MONTREAL — Canada’s crackdown on immigration fraud has unwittingly snared a Portuguese man living in the country for 32 years who said on Tuesday he is being deported over an administrative gaffe.
Married to a Canadian woman, Jose Pereira had four children and several grandchildren in Canada and has never committed a crime.
Public broadcaster Radio-Canada said his permanent residency card expired two years ago during a trip abroad and a replacement was not processed because Pereira did not reply to a letter asking for more information.
The letter had been mailed to him in Portugal, where he had been visiting his sick father, but Pereira had already returned to Canada by the time it arrived.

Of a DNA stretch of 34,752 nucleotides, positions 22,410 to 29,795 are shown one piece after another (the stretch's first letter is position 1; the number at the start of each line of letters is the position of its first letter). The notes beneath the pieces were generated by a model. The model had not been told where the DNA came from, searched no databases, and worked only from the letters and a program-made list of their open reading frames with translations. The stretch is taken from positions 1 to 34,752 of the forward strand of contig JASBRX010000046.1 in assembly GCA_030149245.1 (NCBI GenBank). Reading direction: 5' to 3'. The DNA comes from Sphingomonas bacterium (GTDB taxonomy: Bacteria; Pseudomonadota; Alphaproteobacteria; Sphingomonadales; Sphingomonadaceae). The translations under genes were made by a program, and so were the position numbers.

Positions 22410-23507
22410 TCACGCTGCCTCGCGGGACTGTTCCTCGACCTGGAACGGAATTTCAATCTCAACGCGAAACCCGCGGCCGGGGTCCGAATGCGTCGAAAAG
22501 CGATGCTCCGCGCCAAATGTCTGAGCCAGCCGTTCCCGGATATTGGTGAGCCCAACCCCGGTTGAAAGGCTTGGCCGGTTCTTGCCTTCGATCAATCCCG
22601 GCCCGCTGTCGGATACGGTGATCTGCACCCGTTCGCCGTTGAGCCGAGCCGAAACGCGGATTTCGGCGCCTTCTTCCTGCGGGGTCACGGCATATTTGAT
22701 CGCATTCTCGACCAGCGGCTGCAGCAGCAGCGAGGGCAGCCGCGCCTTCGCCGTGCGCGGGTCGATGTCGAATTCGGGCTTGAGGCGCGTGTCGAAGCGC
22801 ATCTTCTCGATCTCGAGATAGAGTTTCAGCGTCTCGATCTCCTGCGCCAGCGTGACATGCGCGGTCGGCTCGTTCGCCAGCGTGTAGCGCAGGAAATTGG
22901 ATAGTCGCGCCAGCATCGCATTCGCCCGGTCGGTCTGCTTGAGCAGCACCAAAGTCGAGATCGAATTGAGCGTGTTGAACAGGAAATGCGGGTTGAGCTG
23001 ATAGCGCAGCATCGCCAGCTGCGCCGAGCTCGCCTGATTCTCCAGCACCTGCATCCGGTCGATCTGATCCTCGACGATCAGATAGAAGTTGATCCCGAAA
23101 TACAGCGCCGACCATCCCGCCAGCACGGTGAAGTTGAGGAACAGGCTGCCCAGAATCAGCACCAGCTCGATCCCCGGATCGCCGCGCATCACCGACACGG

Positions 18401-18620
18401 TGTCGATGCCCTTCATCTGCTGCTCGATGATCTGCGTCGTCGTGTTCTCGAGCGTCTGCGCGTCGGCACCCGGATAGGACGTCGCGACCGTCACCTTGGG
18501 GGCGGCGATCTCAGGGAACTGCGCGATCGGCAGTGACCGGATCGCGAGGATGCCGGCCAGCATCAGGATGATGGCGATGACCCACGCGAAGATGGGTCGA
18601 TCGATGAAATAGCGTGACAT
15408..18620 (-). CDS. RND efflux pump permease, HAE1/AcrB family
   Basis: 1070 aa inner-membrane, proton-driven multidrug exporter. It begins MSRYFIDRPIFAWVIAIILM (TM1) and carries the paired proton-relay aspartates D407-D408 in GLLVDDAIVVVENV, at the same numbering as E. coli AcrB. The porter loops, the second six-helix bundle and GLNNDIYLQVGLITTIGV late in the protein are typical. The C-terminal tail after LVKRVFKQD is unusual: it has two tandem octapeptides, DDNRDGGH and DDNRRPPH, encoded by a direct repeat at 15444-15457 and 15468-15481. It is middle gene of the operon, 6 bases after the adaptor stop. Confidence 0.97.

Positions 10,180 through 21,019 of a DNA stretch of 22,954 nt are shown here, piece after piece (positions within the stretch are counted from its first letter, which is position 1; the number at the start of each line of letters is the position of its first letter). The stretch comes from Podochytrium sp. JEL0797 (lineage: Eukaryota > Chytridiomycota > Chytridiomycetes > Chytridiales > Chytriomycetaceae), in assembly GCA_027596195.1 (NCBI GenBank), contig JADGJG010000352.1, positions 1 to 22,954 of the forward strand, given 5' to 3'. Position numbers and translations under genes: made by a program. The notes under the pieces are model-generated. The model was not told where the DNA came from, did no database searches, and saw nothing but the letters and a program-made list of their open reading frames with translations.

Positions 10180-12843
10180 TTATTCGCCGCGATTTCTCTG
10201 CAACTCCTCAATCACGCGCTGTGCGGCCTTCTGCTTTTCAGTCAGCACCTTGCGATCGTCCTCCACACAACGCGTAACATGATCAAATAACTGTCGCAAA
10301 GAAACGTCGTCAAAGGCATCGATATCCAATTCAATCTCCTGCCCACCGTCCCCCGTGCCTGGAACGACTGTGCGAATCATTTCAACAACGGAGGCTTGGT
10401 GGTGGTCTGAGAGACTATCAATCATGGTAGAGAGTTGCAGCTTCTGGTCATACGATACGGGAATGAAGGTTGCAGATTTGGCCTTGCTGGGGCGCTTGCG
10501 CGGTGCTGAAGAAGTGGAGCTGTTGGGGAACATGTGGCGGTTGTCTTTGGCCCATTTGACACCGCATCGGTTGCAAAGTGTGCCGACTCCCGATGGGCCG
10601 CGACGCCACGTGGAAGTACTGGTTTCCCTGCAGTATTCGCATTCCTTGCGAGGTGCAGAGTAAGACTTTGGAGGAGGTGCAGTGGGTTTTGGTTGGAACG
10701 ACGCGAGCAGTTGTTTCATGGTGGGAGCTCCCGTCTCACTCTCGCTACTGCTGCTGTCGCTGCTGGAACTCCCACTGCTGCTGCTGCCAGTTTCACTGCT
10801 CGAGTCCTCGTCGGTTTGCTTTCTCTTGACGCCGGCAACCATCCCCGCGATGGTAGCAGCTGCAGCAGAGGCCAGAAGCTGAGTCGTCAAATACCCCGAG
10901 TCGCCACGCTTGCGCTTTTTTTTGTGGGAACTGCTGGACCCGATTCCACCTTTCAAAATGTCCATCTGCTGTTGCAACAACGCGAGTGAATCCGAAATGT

It wasn’t until this year, when he applied for Canadian citizenship, that he learned of the letter and the consequences of not replying: deportation for alleged “immigration fraud.”
After having spent 32 of his 58 years in Canada, he must now sell his house in Saint-Roch-de-Richelieu, Quebec, northeast of Montreal, and return to his birth country with his wife in the coming weeks.
“They’re kicking me out and treating me like a criminal, it makes no sense,” he told Radio-Canada.
According to Canadian immigration lawyer Stephane Handfield, Pereira did not abuse the system, but rather thought he was following all the rules.